Mary Revlett (1783?-1847?)

By Amanda Johnson


On 12 June 1820, Mary Revlett was indicted for stealing one watch and £4 from John Herbert, a servant. Mary was tried at the Middlesex Gaol Delivery [Old Bailey] before J. Vaillant, Esq on 28 June 1820 charged with theft.


John Herbert gave the following testimony:


I am servant to Dr. Berkbeck, of Coleman-street. On the 12th of June, I was sent with Mr. Edwards's coach to Willis's rooms. I went to a public-house close by, called for some gin and water, and took out four £1 notes from my fob to pay. I afterwards put them into my fob again, on the top of my watch. I did not change either of them. I then ran home as fast as I could - when I got as far as Bedfordbury, the prisoner caught hold of me, and wished me to go home with her. I refused, she instantly put her hand into my waistcoat pocket, and took halfpence out; she would not return it, but said she would spend it - we went to a public-house, and had two glasses of gin with it - when we came out, it struck me, that as she took my halfpence, she might take my watch - and I put my chain down into my fob, on the notes - she walked on, and insisted on my going further with her. I said I would not, she instantly put her hand into my fob, and got the watch and notes out. I caught the watch in her hand as she pulled it out - I took it from her, and put it in again. I then felt and missed the notes, she ran down a passage, and was taken about two hours after - as the publican knew her, and gave information. She went by the name of Modest Mary. I was with them when she was taken, about twenty yards from where I was robbed. I positively swear she was the woman.


Ralph Fellows, a grocer, acted as a witness for John Herbert. In her defence, Mary stated:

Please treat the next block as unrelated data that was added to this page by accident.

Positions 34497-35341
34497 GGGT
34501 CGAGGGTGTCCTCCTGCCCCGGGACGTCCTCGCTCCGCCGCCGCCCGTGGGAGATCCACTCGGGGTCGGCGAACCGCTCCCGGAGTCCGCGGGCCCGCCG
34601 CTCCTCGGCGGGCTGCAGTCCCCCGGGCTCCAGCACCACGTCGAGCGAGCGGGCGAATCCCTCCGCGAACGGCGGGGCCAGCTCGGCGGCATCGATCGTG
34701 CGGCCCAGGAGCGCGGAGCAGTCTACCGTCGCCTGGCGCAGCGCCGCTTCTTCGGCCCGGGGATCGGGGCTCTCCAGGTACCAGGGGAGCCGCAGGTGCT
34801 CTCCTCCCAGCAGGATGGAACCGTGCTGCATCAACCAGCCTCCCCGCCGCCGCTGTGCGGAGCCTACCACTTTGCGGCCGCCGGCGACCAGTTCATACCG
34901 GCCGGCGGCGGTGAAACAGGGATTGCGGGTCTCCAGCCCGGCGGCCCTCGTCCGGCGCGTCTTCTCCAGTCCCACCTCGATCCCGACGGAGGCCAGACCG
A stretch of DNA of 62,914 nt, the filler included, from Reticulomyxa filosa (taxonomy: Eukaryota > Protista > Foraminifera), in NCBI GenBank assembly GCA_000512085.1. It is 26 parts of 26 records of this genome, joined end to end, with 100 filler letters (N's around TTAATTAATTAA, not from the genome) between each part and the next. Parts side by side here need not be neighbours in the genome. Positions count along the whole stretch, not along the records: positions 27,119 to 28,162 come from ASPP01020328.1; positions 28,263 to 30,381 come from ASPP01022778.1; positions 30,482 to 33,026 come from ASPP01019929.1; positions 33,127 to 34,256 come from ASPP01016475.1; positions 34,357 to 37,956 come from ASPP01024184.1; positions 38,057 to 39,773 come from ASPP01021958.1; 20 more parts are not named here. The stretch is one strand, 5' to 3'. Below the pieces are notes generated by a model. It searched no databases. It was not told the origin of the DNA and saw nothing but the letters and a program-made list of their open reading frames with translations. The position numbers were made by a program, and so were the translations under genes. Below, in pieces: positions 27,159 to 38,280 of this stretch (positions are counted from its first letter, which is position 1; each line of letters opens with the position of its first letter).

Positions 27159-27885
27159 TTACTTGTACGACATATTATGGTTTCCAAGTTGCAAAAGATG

He spoke to another woman, then he wanted to go home with me - but said he had no money, and would leave his watch. I went home.


Mary was found guilty and sentenced to transportation for life. Her court transcript states she was aged 38 years. She departed England aboard the Providence on 13 June 1821, arriving in Van Diemen’s Land on 18 December 1821.


 Mary’s records show that she was 5 feet 2½ inches (159 centimetres) tall, had dark brown hair and dark brown eyes. She was stated to be a widow and Jamaican.


Mary’s gaol report records that she “… behaved very well”. However, this behaviour did not last, with her Conduct Record showing 17 colonial offences from 1824 through to 1840, which resulted in 14 terms of confinement in the Cascades Female Factory (FF).


Her colonial offence records show a pattern of behaviour that indicates a continuation of the lifestyle that she had led in England. She committed one offence with involved violence, but it appears this was not malicious in nature. Disobedience, absconding, drunkenness and lewd behaviour were Mary’s most frequent crimes:

28 February 1824 - disorderly conduct and cohabitating with a man named William Thomas, contrary to good morals. FF, Crime Class.

26 July 1825 – repeated insolence to her mistress. FF, Assignable Class.

16 February 1826 – repeatedly leaving her masters premises without permission and remaining absent till a late hour at night and entering premises through the window on one occasion at 2am. FF, Crime Class, Cells, bread and water.